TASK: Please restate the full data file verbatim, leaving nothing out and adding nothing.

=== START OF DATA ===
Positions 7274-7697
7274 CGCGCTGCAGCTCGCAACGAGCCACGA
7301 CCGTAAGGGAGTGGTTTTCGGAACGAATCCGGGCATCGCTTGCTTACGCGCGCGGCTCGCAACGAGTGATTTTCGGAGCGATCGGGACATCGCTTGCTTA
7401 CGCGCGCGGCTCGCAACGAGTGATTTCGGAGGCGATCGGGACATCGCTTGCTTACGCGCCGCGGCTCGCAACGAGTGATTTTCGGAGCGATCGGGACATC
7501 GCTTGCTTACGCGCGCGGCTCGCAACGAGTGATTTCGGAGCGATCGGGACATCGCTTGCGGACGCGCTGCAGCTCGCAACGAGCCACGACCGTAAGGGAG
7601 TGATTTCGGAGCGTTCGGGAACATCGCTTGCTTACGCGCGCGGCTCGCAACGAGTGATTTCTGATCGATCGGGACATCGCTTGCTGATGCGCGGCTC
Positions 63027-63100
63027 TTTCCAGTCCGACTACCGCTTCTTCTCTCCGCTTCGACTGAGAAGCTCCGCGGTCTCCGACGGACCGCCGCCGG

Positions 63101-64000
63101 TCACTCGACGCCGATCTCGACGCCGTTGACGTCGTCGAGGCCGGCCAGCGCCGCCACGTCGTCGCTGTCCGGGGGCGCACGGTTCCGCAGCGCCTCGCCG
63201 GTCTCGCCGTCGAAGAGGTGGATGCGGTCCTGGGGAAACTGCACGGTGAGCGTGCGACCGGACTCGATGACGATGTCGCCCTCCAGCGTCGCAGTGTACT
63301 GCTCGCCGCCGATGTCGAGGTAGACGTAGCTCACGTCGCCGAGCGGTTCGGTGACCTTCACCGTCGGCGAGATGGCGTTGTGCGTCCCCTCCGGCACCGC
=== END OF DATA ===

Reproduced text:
Positions 7274-7697
7274 CGCGCTGCAGCTCGCAACGAGCCACGA
7301 CCGTAAGGGAGTGGTTTTCGGAACGAATCCGGGCATCGCTTGCTTACGCGCGCGGCTCGCAACGAGTGATTTTCGGAGCGATCGGGACATCGCTTGCTTA
7401 CGCGCGCGGCTCGCAACGAGTGATTTCGGAGGCGATCGGGACATCGCTTGCTTACGCGCCGCGGCTCGCAACGAGTGATTTTCGGAGCGATCGGGACATC
7501 GCTTGCTTACGCGCGCGGCTCGCAACGAGTGATTTCGGAGCGATCGGGACATCGCTTGCGGACGCGCTGCAGCTCGCAACGAGCCACGACCGTAAGGGAG
7601 TGATTTCGGAGCGTTCGGGAACATCGCTTGCTTACGCGCGCGGCTCGCAACGAGTGATTTCTGATCGATCGGGACATCGCTTGCTGATGCGCGGCTC
Positions 63027-63100
63027 TTTCCAGTCCGACTACCGCTTCTTCTCTCCGCTTCGACTGAGAAGCTCCGCGGTCTCCGACGGACCGCCGCCGG

Positions 63101-64000
63101 TCACTCGACGCCGATCTCGACGCCGTTGACGTCGTCGAGGCCGGCCAGCGCCGCCACGTCGTCGCTGTCCGGGGGCGCACGGTTCCGCAGCGCCTCGCCG
63201 GTCTCGCCGTCGAAGAGGTGGATGCGGTCCTGGGGAAACTGCACGGTGAGCGTGCGACCGGACTCGATGACGATGTCGCCCTCCAGCGTCGCAGTGTACT
63301 GCTCGCCGCCGATGTCGAGGTAGACGTAGCTCACGTCGCCGAGCGGTTCGGTGACCTTCACCGTCGGCGAGATGGCGTTGTGCGTCCCCTCCGGCACCGC